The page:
What is the firm’s minimum billable hour requirement for associates?

We don’t have a billable hour quota or requirement, nor do we publish or review billable hours totals for our lawyers. We want our lawyers to focus on solving problems and completing projects, not on accumulating “hours.”

What type of lawyers do you hire?

We seek bright, well-rounded, independent people willing to work with other people in a mutually supportive manner.

Are new associates assigned directly to a practice area?

We want our new associates to work on projects in each of the four major areas of the firm’s practice (corporate, litigation, real estate, and tax/trusts and estates). We believe this broad training produces better lawyers and better firm members. Typically, associates become members of one of our departments after one year to 18 months. 

Does the firm have mentors for its new associates? 

Yes, each associate has a mentor during the first year. Once an associate is assigned to a specific department, he or she is assigned a new mentor within that department who works with them as long as they remain an associate.

Does the firm allow part-time or flexible work arrangements?

Yes, we have both partners and associates who work under part-time or reduced-workload arrangements. These arrangements are all individually designed. We don’t take a rigid approach as to specific part-time policies because one size does not fit all.

Does the firm hire laterals?

Yes, we’re always interested in hiring outstanding attorneys as laterals.

How many summer associates do you plan to hire?

We do not make rigid plans about the number of summer associates we will hire each year. We want to make sure, however, that we do not hire more summer associates than we can effectively assimilate and provide with a meaningful experience during the summer with our firm.

Are summer associates allowed to split the summer between Robinson Bradshaw and another firm?  

Yes, summer associates are allowed to split the summer. 

What type of work is given to summer associates? 

The work experience of a summer associate is similar in diversity and responsibility to that of a new associate. The summer program affords a broad exposure to and participation in our practice (including pro bono activities), as well as significant interaction with clients and other lawyers on challenging matters. Summer associates are also encouraged to participate in practice area meetings and training lunches held throughout the summer. These meetings offer an informal setting in which summer associates can become better acquainted with our practice and our lawyers.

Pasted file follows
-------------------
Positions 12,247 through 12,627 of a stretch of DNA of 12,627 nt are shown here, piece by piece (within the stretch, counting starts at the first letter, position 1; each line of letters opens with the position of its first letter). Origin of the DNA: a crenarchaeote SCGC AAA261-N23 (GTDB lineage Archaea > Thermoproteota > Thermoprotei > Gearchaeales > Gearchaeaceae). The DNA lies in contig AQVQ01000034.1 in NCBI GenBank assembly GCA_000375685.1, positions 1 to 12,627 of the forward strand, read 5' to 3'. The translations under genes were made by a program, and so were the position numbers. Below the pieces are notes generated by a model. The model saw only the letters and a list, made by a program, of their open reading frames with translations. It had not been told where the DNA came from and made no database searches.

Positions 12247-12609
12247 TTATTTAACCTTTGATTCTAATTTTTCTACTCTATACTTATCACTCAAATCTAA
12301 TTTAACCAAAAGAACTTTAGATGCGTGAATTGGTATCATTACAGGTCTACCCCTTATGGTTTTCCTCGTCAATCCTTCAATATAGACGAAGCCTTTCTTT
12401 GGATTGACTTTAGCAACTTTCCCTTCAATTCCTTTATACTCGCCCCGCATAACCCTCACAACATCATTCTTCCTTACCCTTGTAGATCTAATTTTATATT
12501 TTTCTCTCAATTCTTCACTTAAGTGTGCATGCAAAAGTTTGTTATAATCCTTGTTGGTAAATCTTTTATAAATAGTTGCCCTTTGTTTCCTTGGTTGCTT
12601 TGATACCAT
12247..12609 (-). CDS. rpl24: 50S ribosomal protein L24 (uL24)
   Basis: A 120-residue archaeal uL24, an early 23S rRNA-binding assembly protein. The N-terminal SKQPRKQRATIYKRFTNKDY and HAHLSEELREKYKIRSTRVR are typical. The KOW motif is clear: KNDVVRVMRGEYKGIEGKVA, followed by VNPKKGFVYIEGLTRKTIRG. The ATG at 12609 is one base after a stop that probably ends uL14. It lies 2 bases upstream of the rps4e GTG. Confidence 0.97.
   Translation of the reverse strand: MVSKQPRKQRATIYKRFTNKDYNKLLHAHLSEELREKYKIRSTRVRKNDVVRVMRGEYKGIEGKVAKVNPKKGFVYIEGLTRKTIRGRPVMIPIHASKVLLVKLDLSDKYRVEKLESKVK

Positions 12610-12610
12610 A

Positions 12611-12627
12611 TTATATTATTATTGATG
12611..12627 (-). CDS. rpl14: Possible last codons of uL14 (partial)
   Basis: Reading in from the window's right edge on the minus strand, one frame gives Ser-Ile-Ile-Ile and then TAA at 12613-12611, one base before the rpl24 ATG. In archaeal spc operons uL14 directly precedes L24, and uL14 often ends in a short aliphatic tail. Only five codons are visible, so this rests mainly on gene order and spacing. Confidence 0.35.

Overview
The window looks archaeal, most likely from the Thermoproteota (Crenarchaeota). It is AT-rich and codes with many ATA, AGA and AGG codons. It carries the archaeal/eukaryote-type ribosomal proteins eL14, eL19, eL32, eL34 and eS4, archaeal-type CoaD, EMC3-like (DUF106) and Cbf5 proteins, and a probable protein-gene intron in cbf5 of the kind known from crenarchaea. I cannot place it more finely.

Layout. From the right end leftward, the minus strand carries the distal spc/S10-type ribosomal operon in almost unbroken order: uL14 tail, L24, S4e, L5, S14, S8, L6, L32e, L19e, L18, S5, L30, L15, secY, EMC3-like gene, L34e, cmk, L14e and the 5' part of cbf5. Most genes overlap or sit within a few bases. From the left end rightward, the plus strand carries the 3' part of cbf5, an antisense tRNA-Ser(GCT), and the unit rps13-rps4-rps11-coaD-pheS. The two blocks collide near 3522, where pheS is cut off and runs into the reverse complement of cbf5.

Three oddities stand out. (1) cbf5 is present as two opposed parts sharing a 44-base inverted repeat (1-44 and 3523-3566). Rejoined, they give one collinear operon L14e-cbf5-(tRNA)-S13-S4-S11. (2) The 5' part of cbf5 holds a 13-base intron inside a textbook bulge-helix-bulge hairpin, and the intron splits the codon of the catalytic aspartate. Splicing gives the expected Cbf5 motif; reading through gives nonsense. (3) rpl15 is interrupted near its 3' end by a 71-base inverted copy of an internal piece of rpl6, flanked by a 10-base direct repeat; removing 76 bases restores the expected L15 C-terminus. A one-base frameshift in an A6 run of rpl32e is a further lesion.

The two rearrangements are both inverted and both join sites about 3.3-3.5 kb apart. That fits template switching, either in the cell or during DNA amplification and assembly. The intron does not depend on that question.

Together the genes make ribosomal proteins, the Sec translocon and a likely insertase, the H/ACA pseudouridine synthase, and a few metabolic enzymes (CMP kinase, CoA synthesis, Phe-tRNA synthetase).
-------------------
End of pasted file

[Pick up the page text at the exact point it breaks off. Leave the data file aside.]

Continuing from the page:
Are there social events during the summer?

Absolutely. The summer is full of a variety of social activities. We want you to get to know us, and vice versa, on a more personal level, and plan many activities to encourage this.

How do I find summer housing?

We’re glad to arrange your summer housing for you. We have relationships with several apartment complexes near uptown Charlotte that provide fully furnished, fully equipped one- and two-bedroom apartments. We can arrange your housing directly with them.

How do I apply?

We consider both candidates we meet in our on-campus interviews and those whose resumes we receive otherwise. To start your application process, go to our campus recruiting calendar to see if we’ll be conducting interviews at your school. If your school is not listed, please complete the online application.

If you’re applying as a judicial clerk or entry-level attorney, please send a cover letter, resume and law school transcript to Director of New Associate Recruiting Megan A. ChildressIf you’re applying as a lateral attorney, please send a cover letter, resume and law school transcript to Executive Administrator and Director of Lateral Recruitment Susan K. Floyd.

Equal Employment Opportunity

Robinson Bradshaw recruits, hires and promotes for all positions without regard to race, color, religion, creed, national origin, citizenship status, disability, military status, veteran status, marital status, sexual orientation, gender identity, sex, genetic information or age. All terms and conditions of employment such as compensation, benefits, work assignment, availability of facilities and privileges of employment are administered on the same basis of equality.

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